9. Jim, this was so interesting. Thanks for sharing. I’ve been floundering around for several years now, and the only thing that really bumped sales for me was getting BookBub to list one book for their email blasts. They haven’t taken the other two books in that series, but I did see a good uptick in sales for those, also. Now I’m about ready to try a sale again in the first in another series. I can only hope to do as well, or better, with or without BookBub. Of course, I use several of the other outlets that do the same thing, but I know they rarely, if ever, get the same response as BookBub. Good luck with your virtual tour.

    • Jan, I tried leaving one reply and it didn’t seem to work — but if it’s just a time-delay thing, two might show up. BookBub is the big Kahuna and has turned me down several times. I have had some success by using multiple venues during a week so they build on each other — the cumulative cost was less that BookBub — and the results were also less than folks get with BookBub.

      Good luck with your next promotion.

  10. Kevin Tipple says:

    Sadly, the paid side of Kirkus Reviews is notorious for giving away too much and factual editors. Since the reviewer only gets about 50 bucks of the total price, some of them are far more concerned about churning out quantity than quality.

    I have heard that same issue with the Kindle Scout deal from other folks. Whether that is part of the reason the Scout program is shutting down, I do not know.

    One of the things I have noticed at Bookbub, beyond the fact there are so many serial killer books, is the fact that the same books come up over and over again. Every few weeks the same book will float through their system. Variety is not their thing.

    • Hey Kevin, thanks for your comments.

      I’m not sure the reasons for the Kindle Scout program shutting down. The economic proposition Amazon used was a bit weird when applied to previously published authors. Because their fans could get the novel for free, it meant they had to attract new readers to make money. Kindle Press had some big winners, but a lot more were marginal profit makers or losers for them.

      At one point I thought maybe they were using Kindle Scout as a farm team for their other imprints, but that didn’t seem to be the case either.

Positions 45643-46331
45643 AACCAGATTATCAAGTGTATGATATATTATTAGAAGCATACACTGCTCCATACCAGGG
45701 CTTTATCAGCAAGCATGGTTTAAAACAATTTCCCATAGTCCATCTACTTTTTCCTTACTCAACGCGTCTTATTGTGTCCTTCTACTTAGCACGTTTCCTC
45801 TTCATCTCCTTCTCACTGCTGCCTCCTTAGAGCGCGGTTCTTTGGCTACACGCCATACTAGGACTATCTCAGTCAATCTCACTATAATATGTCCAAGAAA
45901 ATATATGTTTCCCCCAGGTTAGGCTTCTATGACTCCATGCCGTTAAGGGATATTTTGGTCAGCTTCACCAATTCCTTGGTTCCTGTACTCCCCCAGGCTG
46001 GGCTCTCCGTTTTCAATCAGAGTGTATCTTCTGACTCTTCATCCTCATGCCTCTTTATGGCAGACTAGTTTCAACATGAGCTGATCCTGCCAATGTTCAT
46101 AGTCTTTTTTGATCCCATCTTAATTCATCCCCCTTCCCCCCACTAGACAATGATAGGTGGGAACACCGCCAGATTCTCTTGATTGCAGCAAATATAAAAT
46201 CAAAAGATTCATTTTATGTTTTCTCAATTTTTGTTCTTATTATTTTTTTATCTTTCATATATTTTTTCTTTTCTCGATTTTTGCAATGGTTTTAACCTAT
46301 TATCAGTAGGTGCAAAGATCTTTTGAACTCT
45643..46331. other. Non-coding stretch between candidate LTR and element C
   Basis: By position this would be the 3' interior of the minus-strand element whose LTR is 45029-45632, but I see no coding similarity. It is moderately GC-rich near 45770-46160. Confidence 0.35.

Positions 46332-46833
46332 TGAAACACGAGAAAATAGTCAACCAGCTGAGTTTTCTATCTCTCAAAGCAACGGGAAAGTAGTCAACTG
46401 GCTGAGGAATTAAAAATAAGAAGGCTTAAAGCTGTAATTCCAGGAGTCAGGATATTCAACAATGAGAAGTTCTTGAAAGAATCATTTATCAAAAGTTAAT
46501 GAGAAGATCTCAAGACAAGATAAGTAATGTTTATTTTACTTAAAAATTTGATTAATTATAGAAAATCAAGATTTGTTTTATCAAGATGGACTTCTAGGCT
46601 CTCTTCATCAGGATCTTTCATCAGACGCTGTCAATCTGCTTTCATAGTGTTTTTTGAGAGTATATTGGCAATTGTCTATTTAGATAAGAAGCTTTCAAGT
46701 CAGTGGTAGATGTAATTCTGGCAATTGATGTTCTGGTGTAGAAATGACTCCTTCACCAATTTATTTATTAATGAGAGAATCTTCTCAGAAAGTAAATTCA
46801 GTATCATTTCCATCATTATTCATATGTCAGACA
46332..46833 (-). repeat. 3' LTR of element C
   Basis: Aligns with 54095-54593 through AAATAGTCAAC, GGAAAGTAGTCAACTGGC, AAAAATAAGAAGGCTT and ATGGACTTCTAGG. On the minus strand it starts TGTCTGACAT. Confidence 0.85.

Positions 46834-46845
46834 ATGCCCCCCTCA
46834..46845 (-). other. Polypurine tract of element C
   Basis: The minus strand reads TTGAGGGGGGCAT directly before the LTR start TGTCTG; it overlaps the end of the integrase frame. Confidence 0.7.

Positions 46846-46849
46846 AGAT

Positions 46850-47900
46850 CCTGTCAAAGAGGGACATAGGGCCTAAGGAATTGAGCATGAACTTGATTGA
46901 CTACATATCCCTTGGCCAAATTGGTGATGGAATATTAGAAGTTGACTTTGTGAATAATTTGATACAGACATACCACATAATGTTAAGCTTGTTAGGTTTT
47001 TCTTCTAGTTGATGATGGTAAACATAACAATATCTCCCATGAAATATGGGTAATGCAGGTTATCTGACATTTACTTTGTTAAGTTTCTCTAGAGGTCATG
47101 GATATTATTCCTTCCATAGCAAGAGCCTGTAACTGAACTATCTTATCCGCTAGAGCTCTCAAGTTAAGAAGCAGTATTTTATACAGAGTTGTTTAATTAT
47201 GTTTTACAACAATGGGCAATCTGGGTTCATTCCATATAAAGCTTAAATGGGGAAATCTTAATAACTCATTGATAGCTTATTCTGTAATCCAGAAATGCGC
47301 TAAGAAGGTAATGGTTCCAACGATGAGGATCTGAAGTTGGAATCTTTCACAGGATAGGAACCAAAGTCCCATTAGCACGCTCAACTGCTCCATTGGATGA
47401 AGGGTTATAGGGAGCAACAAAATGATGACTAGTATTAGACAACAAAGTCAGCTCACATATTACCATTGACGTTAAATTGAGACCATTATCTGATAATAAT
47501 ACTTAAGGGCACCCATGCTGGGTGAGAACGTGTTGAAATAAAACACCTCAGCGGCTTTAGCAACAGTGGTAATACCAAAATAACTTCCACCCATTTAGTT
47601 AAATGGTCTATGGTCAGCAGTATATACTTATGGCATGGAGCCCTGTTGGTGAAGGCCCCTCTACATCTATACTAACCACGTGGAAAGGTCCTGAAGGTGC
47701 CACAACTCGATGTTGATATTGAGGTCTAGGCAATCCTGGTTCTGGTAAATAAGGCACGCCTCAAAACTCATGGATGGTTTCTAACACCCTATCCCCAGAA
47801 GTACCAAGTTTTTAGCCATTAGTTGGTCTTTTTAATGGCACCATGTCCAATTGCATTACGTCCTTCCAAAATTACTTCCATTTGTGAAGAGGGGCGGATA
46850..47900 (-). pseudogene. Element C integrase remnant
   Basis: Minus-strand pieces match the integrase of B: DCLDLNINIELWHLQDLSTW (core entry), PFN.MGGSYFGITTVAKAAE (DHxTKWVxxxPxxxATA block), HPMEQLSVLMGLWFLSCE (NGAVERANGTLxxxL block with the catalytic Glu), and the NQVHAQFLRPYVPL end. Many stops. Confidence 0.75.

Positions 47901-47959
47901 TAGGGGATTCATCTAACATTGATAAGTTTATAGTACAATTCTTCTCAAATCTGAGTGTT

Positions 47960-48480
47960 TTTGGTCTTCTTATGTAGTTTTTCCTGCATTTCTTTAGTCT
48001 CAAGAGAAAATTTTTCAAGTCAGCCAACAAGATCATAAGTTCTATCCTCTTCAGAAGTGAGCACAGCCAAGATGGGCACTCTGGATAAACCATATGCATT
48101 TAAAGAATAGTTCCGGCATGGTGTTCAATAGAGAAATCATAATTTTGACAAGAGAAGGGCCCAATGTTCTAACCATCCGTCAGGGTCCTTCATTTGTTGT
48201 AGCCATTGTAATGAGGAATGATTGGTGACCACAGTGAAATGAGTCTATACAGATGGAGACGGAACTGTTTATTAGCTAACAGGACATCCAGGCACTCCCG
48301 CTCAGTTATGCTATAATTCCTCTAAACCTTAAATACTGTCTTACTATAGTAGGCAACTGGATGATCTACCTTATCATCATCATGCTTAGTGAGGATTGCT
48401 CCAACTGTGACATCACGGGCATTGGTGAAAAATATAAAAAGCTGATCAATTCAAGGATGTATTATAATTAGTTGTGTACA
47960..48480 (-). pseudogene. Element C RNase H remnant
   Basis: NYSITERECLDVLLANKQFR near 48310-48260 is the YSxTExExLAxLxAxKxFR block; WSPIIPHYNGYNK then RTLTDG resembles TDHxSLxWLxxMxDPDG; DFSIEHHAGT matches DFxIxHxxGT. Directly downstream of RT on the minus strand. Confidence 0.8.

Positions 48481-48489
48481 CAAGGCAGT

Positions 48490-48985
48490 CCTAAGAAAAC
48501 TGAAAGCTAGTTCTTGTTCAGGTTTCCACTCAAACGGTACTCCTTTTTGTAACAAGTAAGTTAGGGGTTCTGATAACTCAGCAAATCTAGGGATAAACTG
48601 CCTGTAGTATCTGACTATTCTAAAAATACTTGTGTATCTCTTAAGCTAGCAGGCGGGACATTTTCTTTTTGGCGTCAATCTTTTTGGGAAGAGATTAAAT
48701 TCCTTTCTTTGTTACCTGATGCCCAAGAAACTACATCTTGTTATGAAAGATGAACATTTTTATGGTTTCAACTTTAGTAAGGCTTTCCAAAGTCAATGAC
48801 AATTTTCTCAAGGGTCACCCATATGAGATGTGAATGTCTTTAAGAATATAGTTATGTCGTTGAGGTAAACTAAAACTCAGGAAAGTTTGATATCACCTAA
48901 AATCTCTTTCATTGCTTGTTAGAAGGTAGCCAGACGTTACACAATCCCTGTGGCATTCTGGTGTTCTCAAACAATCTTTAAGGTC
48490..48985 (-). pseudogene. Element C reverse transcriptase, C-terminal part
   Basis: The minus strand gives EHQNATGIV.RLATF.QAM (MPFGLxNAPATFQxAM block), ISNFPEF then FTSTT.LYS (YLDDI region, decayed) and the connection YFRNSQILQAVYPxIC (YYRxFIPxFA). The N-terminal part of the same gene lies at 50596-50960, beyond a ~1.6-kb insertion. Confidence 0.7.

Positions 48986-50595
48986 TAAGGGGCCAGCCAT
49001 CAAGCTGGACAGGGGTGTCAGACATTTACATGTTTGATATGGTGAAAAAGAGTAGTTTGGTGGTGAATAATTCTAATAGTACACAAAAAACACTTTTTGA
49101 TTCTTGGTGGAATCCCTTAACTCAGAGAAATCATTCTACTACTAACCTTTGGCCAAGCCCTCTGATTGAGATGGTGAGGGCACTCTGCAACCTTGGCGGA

Since I don’t actually look at BookBub promotions, I hadn’t noticed either their fascination with serial killers or repeating the same book. I have heard from others that most of their slots are now going to the big NY publishing houses, which makes sense from their business perspective, but is hard on the smaller and indy presses.

      See you around the SMFS, Kevin.

  11. Cindy Sample says:

    Great article, Jim. You are always so gracious about sharing your journey. I had a feeling those PR planned book tours might not reap the anticipated rewards. I also enjoy speaking with people so I try to set up as many local events as I can, particularly luncheon presentations. Service organizations like Rotary, Soroptimist, Kiwanis are desperate for speakers. The fee is minimal – free to $100 but they buy a lot of books! And you get lunch. The word of mouth referrals are fantastic. Just something to contemplate.

    Having been originally published with a small traditional publisher, I love the freedom to do a price promotion on a whim. Check out some of the other newsletters besides BB. I always get my money back and then some, plus reach new readers.

    Thanks again.

    • Hi Cindy — One of the things I have pushed to a back burner, but am bringing forward is to develop presentations related to financial crime, which I think might be interesting to the kinds of organizations you are referring to. We’ll see if this year I actually pull it off.

      I have done, and expect to do more, promotions that include paid inclusions in newsletters other than BB. Some have been more effective for me than others, but over the long run, I, too, have also come out ahead.

  12. Pamela Terekhova says:

    Thanks, Jim…very interesting! Lots to learn…glad I found your books by knowing you! I might not have had the opportunity to otherwise read them!!

    • Pam – and what all authors know is that word of mouth is the most powerful sales tool. Fans who tell others about a new author (or one with — say– 5 books!) they have found is really helpful for the authors.

  13. I’m currently running a 40-stop, 20 day, blog tour through Goddess Fish Promotions. I’ve found them/it good in the past, but I have one day to go and sales have not budged (at least on Amazon, which as a traditionally published author is all I can check). I think blog tours may have run their course, and I know enough authors now that with some effort I can arrange my own “tour” free, which is what I’m going to do with my next book. A lot of the stops on this tour were not geared to mystery writers. However, I have a Dollycas tour starting next week, for 14 days, so we’ll see how that one goes.
    As for book tours — never done one, but have done some bookstores, and it can be a lonely experience. My best results have come from multi-author events.

    • Judy — sorry to hear your Goddess Fish Promotions. Based in part on your recommendation I am in the midst of a 15-day tour with them. I’ll evaluate results after it’s concluded.

  14. Thanks for your article, which I found helpful. I also enjoyed the many comments, which told me that other authors find this topic engrossing.